Chicago Public Schools’ plan to build a new $85 million high school in Englewood, and close four existing schools, is proving to be a hard sell for some area residents.
A majority of the parents, students and Englewood residents who attended a district-led community hearing Wednesday night in Hamilton Park repeatedly shouted down the proposal.
“I’m against the school closings, not just because of a building I’m attached to,” Robeson High School grad Willie Preston said. “It’s a community, a legacy I’m attached to … when you talk about the school closings, you’re not just closing schools, you’re closing the Englewood community.”
In creating the new school, CPS previously announced four existing schools in the area – Robeson, Hope, Harper and TEAM Englewood – will be shuttered at the end of this school year.
But with the new building not opening until 2019, and doing so only with a freshmen class, non-graduating students at those four schools will have to transfer elsewhere next fall.
“How are you going to close down our school, but not have a place for our students to go to?” Hope teacher Gregory Jackson asked. “Not only that, I found out the teachers and administrators are not even guaranteed a spot in that school.”
Several speakers did want to see the new state-of-the art school built, but wanted that done without affecting the neighborhood schools. Others called on the district to invest that $85 million into the existing schools.
Several members of the steering committee tasked with guiding the planning process also threatened to resign Wednesday, saying they felt the committee had been “compromised” by outside interests.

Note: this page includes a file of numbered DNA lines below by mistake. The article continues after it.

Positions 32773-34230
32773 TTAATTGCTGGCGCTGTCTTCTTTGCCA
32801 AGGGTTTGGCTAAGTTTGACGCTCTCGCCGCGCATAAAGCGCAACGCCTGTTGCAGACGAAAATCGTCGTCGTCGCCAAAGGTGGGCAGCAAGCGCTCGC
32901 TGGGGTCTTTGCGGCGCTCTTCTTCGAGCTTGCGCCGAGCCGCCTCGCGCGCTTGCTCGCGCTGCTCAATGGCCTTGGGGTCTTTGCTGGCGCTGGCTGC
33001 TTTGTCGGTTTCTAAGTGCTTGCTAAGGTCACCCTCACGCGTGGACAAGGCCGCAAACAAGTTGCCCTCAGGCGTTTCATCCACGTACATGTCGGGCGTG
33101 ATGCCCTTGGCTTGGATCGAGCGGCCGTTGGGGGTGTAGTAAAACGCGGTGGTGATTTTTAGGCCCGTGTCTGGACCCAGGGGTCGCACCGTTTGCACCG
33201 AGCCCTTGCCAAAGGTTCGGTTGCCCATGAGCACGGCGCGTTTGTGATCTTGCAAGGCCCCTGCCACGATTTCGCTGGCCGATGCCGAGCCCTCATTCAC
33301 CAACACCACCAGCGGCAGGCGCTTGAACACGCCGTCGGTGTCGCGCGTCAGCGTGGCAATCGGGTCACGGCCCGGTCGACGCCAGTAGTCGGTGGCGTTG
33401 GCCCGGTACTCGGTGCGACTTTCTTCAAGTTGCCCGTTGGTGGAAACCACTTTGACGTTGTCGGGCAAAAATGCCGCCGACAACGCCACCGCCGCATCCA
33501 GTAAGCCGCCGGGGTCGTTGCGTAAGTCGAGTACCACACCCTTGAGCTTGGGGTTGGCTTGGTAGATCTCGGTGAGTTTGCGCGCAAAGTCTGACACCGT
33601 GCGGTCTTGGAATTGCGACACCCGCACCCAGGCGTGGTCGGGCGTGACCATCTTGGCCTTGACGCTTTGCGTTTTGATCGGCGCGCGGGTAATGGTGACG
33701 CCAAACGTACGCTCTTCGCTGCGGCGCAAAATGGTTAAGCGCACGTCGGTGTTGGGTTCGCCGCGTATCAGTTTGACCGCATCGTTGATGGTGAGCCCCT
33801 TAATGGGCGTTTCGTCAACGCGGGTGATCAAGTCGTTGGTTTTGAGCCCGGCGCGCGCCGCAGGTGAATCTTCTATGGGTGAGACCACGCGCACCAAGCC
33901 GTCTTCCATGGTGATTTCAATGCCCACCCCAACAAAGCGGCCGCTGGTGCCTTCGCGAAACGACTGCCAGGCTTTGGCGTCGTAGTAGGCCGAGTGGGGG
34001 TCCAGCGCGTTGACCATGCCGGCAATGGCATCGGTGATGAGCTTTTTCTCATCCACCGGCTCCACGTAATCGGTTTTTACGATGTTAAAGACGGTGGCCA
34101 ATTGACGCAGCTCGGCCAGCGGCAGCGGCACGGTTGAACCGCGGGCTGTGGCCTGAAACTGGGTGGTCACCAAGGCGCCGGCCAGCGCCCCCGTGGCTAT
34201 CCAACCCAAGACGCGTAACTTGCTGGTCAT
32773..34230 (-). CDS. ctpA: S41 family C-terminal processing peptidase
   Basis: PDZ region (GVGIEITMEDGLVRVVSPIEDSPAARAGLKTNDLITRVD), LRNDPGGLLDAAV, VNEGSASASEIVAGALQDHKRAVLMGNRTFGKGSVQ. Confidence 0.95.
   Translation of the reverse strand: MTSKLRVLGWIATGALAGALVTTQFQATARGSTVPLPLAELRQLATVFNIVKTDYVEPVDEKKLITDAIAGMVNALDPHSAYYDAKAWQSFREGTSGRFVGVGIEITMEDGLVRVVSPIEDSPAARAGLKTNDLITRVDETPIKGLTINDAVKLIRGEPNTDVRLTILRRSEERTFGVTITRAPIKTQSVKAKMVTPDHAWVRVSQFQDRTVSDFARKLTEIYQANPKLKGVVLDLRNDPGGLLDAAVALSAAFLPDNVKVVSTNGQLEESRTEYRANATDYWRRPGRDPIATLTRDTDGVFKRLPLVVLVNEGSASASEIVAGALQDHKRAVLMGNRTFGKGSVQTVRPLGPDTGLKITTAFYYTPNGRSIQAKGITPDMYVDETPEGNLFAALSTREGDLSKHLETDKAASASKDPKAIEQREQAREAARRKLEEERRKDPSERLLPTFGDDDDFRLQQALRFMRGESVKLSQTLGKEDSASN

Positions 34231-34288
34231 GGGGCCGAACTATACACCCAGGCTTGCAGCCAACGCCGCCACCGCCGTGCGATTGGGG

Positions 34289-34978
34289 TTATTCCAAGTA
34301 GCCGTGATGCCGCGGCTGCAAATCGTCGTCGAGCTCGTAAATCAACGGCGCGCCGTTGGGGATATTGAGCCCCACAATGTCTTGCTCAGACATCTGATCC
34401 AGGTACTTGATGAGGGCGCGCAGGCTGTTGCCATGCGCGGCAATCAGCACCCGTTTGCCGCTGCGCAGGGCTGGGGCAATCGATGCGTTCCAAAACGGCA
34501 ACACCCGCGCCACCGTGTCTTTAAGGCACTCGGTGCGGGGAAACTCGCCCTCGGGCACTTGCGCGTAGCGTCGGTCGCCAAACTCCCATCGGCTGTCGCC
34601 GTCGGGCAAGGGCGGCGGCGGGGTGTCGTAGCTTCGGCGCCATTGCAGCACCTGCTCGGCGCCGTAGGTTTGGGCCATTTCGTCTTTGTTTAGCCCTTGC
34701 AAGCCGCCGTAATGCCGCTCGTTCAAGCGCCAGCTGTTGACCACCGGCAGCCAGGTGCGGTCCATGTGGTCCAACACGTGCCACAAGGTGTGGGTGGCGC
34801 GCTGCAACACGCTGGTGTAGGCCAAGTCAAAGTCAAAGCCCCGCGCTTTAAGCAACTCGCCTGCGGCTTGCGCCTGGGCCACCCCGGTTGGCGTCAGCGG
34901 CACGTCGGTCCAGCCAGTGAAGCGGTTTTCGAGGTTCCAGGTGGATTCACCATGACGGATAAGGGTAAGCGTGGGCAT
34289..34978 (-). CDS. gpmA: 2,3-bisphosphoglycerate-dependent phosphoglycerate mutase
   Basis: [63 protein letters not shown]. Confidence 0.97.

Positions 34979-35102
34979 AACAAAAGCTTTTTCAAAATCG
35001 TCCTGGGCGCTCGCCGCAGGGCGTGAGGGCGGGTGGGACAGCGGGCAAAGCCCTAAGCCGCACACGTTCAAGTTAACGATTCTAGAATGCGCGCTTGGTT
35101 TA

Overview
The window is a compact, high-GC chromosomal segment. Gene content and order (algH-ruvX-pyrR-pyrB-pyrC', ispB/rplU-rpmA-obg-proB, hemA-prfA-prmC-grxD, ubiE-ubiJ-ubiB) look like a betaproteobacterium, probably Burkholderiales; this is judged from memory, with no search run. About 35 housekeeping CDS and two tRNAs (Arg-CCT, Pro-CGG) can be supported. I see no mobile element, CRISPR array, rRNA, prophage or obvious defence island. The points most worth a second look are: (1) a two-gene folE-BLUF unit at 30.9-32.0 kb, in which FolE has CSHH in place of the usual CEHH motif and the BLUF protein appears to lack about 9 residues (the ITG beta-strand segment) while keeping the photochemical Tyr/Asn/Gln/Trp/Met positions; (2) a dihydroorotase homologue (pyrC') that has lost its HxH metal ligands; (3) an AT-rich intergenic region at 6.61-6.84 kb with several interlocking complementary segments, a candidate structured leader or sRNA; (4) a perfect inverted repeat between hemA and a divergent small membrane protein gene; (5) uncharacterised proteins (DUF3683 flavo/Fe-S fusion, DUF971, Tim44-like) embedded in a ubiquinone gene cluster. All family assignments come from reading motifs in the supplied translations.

“Five of us on the steering committee … did not vote for option one, nor option two,” said Asiaha Butler, a member of the steering committee and president of the Resident Association of Greater Englewood. “We are still in support of neighborhood schools (and) looking to support a brand new school.”
CPS says it will put up more than $8 million to help students find new schools and plans to shift boundaries at Bogan, Gage Park, Phillips and the Chicago Vocational Career Academy High School to provide them with additional options. The district is also promising to create individualized plans for all transferring students, allowing them to take summer courses at their new schools and meet staff in order to ease their transition.
District leaders say this change is necessary because the existing Englewood schools are underenrolled and underutilized. They pushed back against the notion CPS has disinvested in these schools, saying it has dedicated more than $4.4 million in supplemental funding to these schools over the past three years, and almost $30 million in capital investments since 2006-07.
The issue, they say, is that it’s hard to offer a wide variety of classes when enrollment continues to fall. Combined, the four schools currently have fewer than 500 students, and the district claims 89 percent of high schoolers living in Englewood travel elsewhere for school – the highest total of any neighborhood in the city.
Wednesday’s meeting marked the second of three hearings scheduled this month to discuss the district’s proposal.
The first meeting, held last week at Kennedy King College, turned into a shouting match between factions supporting the plan, and the parents and students who want their schools to stay open.
“Think about what we’re doing here in Englewood. Of course there’s some that agree, some that don’t agree, but Englewood is a phenomenal community and has been for years,” said Chip Johnson, head of Family & Community Engagement for CPS.
“Tonight, in a community setting, I’d like for us to represent what we are as a culture, who we are as a people … I just don’t want it to become a spectacle.”
A final public hearing is scheduled at the CPS Central Office on Jan 30. The Board of Education could vote on the proposal as early as next month.
Jan. 5: Chicago Public Schools is moving ahead with its plan to shutter four Englewood-area high schools in favor of what it says will be a new “state-of-the-art” neighborhood option with an $85 million price tag.
Dec. 6: Ken Bennett has served as an aide under Barack Obama, Harold Washington and Rahm Emanuel. On Wednesday, he called out the Chicago Public Schools CEO for the district’s plan to close four Englewood high schools next year.
Nov. 27: With CPS enrollment down by 32,000—and the school-closing moratorium coming to an end—is another wave of Chicago school closings possible?